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President Clinton probably hopes it was a good omen for his second term.

Literally at the moment his inaugural ceremonies began, the sun broke through the clouds over Washington for the first time in days and a bitterly cold wind finally died.The heavens seemed to be smiling on Clinton, and the crowds marveled. It was one of the things about an inaugural that likely don't come across well on television.

Yes, people at home normally have the best, up-close view of an inaugural - and one that is definitely warmer than standing outside in the January cold.

Still, hundreds of thousands of Americans trek to Washington every four years anyway to be there. They do see - and feel - some things that don't come through well on television. Here are a few I saw, ranging from the sublime to the exasperating:

- I sat much closer than usual at the swearing-in and luckily was assigned a seat on the second row (probably to make up for seats I was assigned in past inaugurals that were so far back the presidents seemed like rumors).

That seat was roughly a half-mile closer than some people watching on the Mall (where some even used toy periscopes vendors sold to help see over people standing in front of them).

From my close spot, I could see that some House and Senate members act like little kids on stage (I know, you probably think that isn't news).

But as they waited for the ceremony to begin, a steady stream of them took turns running up to the podium where Clinton was about to take his oath of office - and had someone take their picture, often playing like it was they who was to be sworn in.

Even House Minority Leader Richard Gephardt, D-Mo., had to do that. Gephardt, a presidential candidate eight years ago, seemed to linger in the spot and almost had to be pushed away by others wanting a turn. Maybe that's an omen that Gephardt may run again.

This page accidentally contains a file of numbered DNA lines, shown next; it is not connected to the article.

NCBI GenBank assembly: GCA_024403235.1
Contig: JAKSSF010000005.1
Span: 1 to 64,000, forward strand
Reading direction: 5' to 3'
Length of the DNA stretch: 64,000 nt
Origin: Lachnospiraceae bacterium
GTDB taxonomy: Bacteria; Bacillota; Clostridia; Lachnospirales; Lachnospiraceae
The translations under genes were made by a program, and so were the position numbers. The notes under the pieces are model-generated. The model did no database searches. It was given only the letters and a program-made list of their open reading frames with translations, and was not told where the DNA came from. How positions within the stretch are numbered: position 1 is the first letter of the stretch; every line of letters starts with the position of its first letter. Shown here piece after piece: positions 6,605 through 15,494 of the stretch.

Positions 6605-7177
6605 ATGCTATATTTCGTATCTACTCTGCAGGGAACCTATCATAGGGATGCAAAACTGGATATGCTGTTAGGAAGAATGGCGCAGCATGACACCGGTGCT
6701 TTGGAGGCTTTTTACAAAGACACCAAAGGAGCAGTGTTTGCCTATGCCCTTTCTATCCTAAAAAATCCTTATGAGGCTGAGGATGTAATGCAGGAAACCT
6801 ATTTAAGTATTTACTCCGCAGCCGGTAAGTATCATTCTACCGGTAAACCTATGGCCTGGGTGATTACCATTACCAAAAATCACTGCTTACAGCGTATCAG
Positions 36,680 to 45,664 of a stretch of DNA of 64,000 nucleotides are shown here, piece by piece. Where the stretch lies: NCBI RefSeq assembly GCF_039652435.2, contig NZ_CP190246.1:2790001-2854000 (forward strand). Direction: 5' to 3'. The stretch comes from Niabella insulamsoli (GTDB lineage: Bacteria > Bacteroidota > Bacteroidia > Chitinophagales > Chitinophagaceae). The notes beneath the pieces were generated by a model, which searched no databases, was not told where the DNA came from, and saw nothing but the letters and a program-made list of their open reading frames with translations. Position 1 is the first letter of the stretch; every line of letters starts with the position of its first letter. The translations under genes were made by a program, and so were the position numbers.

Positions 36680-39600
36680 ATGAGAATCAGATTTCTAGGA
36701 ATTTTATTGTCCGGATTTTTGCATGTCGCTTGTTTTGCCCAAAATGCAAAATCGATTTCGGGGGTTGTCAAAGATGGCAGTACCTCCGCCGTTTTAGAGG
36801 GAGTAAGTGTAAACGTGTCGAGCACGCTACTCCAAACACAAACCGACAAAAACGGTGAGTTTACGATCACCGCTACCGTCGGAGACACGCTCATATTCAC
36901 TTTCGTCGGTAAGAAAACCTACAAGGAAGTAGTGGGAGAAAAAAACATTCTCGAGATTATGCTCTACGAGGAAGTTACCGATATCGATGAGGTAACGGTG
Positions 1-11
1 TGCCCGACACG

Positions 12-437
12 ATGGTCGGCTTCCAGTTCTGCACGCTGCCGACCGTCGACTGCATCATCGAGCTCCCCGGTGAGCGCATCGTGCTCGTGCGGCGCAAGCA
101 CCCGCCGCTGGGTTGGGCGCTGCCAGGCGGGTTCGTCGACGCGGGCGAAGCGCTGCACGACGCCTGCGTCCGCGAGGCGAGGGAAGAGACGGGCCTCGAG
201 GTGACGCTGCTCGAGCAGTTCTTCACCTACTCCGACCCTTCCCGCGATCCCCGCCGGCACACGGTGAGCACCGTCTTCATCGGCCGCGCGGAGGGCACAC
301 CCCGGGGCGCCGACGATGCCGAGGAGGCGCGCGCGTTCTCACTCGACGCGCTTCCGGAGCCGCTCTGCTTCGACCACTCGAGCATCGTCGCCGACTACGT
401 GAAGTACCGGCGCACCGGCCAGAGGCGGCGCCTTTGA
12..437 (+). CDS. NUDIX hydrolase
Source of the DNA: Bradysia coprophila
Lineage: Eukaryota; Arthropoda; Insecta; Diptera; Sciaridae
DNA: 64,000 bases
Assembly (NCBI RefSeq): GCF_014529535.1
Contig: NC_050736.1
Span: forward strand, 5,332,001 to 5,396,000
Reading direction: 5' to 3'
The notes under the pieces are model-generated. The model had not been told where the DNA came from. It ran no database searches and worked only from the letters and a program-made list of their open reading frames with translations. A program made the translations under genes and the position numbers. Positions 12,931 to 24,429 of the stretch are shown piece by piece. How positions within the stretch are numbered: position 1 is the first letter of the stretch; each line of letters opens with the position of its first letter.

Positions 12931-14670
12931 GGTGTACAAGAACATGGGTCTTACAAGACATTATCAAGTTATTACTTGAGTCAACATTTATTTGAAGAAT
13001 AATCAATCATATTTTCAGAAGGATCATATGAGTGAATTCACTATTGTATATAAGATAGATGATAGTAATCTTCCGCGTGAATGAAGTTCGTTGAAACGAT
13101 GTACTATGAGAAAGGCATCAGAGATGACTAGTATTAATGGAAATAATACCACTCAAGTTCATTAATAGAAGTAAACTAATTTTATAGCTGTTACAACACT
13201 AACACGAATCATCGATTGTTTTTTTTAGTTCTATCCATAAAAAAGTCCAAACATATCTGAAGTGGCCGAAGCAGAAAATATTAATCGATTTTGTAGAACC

- Speaking of cameras, the hard-bitten Washington press corps - who try hard to never show emotion and never ever clap for anyone or anything - pulled out an amazing number of Instamatics to click away as Clinton was sworn in. Inaugurals can bring out the kid - or souvenir hunter - in them, too.

- The military color guard marched in early and had to stand at attention for more than an hour, often holding the flags high in what had to be tired hands. At the worst moment possible - as Clinton was about to enter - a soldier totally dropped the American flag and people up front gasped.

He retrieved it quickly, but the flag then had its bottom flipped up over the top of the pole hiding the eagle on its top. Maybe that's an omen of how choosing presidents can seem to flip the country upside down.

- On the sublime side, after Clinton finished his oath, the huge crowd that stretched far onto the Mall toward the Washington Monument gave him an ovation with mitten-covered hands. The thumping from so many hands actually shook the ground (of course, the 21-gun salute by cannons helped the shaking).

- On the exasperating side, transportation to or around an inaugural is nearly impossible. Most roads in downtown Washington are closed all day. So people take the subway.

However, the subway was so crowded that as I tried to get off a train near the Capitol, there literally was no room on the platform to step off. People were backed up for a hundred yards from gates where they insert computerized cards to pay their fares. It took a half-hour to work my way out of the station.

Working my way through security also was a long process - and I had proper credentials and know the routine. But tremendously long lines of people in frigid weather stepping slowly through metal detectors and forgetting to remove their keys made many wonder why they had decided to come.

- Clinton helped remind them why. He has a knack - as do many top politicians at his level - of making it seem like he is looking directly at you, and waving to you, even though he's facing millions of people.

Many people in the crowds mentioned it - claiming that Clinton looked at them personally and waved. Their trip made them feel a part of history and of the government - which watching on TV just doesn't achieve as well.

If you want such feelings too, start making your plans for a trip four years from now. And maybe you can watch the heavens smile on a new president or hear clapping so loud that it makes the ground rumble for him (or her) too.